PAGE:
THE WHITE HOUSE
Office of the Press Secretary (Birmingham, England) ________________________________________________________________________ For Immediate Release May 15, 1998
WORLD TRADE WEEK, 1998
BY THE PRESIDENT OF THE UNITED STATES OF AMERICA
The American economy is experiencing its longest period of sustained growth in more than a generation, with more than 15 million new jobs, the lowest unemployment rate since 1970, and the lowest inflation rate in more than 30 years. Much of this economic expansion can be attributed to our overseas trade. Today, America is the world's leading exporter. Our exports sustain 12 million jobs -- jobs that on average, pay more than jobs not tied to exports. The extraordinary vigor of America's economy reflects the 1998 theme of World Trade Week: "Exporting Pays Off."
Our unparalleled capacity to develop and market high-technology products and processes has given us a strong competitive edge in the international marketplace in everything from aerospace to agriculture. Americans have led the world into the Information Age, and we are poised to lead it into an exciting new era of electronic commerce. Also central to our success in the global economy has been our ability to open foreign markets for American goods and services. During the past 5 years, my Administration has negotiated more than 240 new trade agreements and strengthened efforts to eliminate unfair trading practices in order to help American workers and businesses compete in an international arena that is open and fair and where trade rules are enforced.
To keep America growing, and to maintain our leadership in the global economy, we must expand our exports. We must sustain our advantage in information and other technologies by creating a business climate that encourages investment, by continuing our support of education and research in basic science and technology, and by ensuring that American workers are the best-educated and best-trained work force in the world. The Bureau of Labor Statistics estimates that we will need more than a million new high-skilled workers during the next 10 years to power the information technology field. We must provide working Americans with the skills and training they need to seize these promising employment opportunities.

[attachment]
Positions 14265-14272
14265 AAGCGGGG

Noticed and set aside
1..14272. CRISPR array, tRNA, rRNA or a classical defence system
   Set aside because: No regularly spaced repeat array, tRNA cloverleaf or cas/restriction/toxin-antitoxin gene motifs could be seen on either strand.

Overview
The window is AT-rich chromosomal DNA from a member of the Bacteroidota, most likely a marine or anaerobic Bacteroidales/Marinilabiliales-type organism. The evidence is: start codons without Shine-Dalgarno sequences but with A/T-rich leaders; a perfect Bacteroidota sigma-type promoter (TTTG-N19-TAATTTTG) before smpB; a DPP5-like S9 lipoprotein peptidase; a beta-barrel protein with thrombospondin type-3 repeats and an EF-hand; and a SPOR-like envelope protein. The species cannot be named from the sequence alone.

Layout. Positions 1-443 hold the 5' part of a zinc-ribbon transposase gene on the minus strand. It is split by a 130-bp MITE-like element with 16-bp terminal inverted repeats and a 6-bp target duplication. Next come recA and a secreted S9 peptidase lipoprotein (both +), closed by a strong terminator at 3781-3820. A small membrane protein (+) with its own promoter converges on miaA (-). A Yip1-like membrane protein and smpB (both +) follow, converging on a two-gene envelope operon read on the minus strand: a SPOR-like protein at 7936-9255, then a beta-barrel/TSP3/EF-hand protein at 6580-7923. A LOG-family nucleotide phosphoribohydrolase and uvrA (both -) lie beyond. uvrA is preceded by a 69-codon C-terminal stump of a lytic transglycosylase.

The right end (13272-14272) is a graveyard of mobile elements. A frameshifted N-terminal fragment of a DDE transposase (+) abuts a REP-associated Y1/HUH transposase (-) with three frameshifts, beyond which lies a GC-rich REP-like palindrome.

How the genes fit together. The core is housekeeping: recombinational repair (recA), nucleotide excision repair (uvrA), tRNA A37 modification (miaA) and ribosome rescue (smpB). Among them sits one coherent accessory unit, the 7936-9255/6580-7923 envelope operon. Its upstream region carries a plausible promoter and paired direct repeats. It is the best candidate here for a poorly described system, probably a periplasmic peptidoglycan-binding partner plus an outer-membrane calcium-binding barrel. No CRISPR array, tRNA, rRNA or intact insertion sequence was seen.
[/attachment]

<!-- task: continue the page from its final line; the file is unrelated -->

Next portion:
Our exports and our economic strength depend upon our access to an open, stable, and growing world market. The nations of the world are becoming increasingly intertwined in a global economy. We must continue our efforts to remove foreign barriers to American goods and services, to open new markets, and to keep them open. This week, I will travel to Geneva, Switzerland and address the World Trade Organization to underline just how important free and open trade is to our future prosperity. Fast-track trade authority has been a crucial tool in this endeavor in the past, and it will become increasingly important to our ability to compete in the future with other countries for new markets, new contracts, and new jobs. This traditional trading authority will empower us to negotiate pro-growth, pro-American trade agreements that will maintain the momentum of our economy and ensure that American workers and American businesses can compete on a level playing field with the rest of the world.
America's leadership in building an open, fair world trade system is paying off in rewards for entrepreneurial initiative, higher wages for working Americans, incentives for technological advances and artistic creation, and prosperity for our Nation. By embracing the challenges of competing in the global marketplace in the 21st century, we can ensure continued growth for American businesses, prosperity for working Americans, and a brighter future for us all.
NOW, THEREFORE, I, WILLIAM J. CLINTON, President of the United States of America, by virtue of the authority vested in me by the Constitution and laws of the United States, do hereby proclaim May 17 through May 23, 1998, as World Trade Week. I invite the people of the United States to observe this week with ceremonies, activities, and programs that celebrate the potential of international trade.
IN WITNESS WHEREOF, I have hereunto set my hand this fifteenth day of May, in the year of our Lord nineteen hundred and ninety-eight, and of the Independence of the United States of America the two hundred and twenty-second.
WILLIAM J. CLINTON
THE WHITE HOUSE, May 15, 1998.
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